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The giant stone Aztec statue of the earth goddess Coatlicue


No other piece of Mexica/Aztec art provokes more controversy, argument, discussion, wonder or awe than the gigantic stone monolith, now in Mexico’s Museo Nacional de Antropología (National Museum of Anthropology) in Mexico City, of the earth goddess Coatlicue (‘She of the Serpent Skirt’). Whether you think it monstrous or sublime, it certainly is a most striking piece of art... (Written by Ian Mursell/Mexicolore)

Called everything from ‘the masterpiece of American sculpture’ and ‘the true spirit of art’ to the epitome of a monster, (re-)buried for its ugliness by the Spanish authorities after being unearthed along with the monumental Sunstone in 1790, poor Coatlicue has suffered from decades if not centuries of abuse - but also of praise. We have no intention here of going into the fascinating detail of the statue, but prefer simply to quote from what one commentator has described as ‘among the best [lines] ever written on the subject’ - namely, the work of Paul Westheim, in his 1950 classic Arte Antiguo de México (‘The Art of Ancient Mexico’)...

The head of Coatlicue, National Museum of Anthropology, Mexico City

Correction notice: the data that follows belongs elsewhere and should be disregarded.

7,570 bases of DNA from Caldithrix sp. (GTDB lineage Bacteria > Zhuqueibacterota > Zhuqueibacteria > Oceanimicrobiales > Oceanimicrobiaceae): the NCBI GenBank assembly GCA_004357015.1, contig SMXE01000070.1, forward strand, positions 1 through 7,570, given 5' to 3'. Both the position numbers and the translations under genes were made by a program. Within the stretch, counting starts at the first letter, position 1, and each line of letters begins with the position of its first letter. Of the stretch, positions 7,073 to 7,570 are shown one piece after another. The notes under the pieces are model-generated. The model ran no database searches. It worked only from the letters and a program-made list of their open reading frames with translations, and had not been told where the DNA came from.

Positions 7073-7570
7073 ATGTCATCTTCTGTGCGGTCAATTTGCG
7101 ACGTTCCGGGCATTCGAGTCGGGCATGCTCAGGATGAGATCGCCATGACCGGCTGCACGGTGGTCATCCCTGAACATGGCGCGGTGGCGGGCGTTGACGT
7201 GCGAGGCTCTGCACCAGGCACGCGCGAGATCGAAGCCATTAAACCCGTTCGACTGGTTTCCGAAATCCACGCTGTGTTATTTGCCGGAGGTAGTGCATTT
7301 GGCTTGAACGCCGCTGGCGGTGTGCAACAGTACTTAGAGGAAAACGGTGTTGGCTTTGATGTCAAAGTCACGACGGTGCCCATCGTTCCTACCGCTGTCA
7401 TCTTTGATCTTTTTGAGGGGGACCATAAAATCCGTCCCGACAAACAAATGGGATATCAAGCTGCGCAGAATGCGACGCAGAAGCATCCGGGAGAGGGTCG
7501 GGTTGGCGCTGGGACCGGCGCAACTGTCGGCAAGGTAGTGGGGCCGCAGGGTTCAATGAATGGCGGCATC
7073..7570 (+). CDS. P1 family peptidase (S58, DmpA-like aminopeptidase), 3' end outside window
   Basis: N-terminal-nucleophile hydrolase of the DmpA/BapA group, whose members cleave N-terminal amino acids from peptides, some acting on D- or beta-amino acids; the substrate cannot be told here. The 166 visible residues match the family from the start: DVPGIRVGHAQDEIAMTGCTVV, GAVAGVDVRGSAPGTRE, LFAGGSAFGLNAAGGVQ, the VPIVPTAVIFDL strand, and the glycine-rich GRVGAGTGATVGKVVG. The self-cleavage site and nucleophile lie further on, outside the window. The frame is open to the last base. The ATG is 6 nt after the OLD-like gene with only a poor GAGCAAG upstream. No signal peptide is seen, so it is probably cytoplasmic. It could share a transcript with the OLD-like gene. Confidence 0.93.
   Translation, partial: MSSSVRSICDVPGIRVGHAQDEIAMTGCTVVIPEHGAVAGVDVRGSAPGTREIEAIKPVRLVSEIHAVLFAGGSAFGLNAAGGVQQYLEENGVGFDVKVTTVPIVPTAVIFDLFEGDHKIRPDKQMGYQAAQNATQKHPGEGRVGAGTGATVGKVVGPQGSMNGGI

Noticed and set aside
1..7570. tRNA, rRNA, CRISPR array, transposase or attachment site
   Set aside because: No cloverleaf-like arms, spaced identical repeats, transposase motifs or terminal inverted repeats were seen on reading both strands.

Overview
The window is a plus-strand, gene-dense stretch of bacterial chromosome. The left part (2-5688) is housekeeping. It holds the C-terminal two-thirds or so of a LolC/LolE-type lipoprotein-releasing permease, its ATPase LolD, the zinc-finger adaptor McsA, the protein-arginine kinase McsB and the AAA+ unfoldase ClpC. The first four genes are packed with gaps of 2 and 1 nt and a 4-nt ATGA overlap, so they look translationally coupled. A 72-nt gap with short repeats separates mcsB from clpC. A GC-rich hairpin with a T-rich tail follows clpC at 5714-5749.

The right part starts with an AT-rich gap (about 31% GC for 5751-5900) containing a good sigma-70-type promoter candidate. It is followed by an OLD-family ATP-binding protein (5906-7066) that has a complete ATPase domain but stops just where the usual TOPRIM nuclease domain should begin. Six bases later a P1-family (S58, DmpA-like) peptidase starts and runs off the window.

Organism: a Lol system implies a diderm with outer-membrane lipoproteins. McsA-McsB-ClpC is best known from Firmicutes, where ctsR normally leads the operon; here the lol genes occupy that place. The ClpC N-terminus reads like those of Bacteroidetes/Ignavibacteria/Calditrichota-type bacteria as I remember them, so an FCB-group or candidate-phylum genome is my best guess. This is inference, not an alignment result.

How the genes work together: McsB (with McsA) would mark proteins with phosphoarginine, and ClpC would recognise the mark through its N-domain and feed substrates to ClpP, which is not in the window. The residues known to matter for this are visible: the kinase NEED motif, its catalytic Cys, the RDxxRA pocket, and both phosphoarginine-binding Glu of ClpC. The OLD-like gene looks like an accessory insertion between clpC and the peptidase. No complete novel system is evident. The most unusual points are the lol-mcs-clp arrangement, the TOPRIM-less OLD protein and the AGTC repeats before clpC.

The head of Coatlicue, National Museum of Anthropology, Mexico City (Click on image to enlarge)

She, the earth goddess, mother of all that is created, determines the length of that intermezzo between two eternities that is called life, that brief moment given to the individual to walk in light. There is no conjuration to offset her acting; there are only periods of grace that can be wrung from her by force of adoration and constant sacrifices... In that great Aztec work nothing is analyzed. None of the many legendary and frightful actions of the divinity is related. There is no story; there is no action. In majestic calm, immobile, impassive - a fact and a certainty - the goddess stands before the spectator: a monument, a symbol, a concept.

Coatlicue, the side view
Coatlicue, the side view (Click on image to enlarge)

And all the plastic resources - decorative and symbolic at the same time - all the details, represented with clarity and precision, the serpentine jaws and bodies, the human hearts and the severed hands, the animal claws; everything has the one purpose of accentuating and dramatising the tremendous power of the earth goddess so that the spectator, i.e., the believer who devoutly approaches the image, re-creates it in his imagination.

Source: The Aztec Image in Western Thought by Benjamin Keen, Rutgers University Press, 1971, p. 521.

Photos by Ana Laura Linda/Mexicolore.

This article was uploaded to the Mexicolore website on Aug 01st 2017

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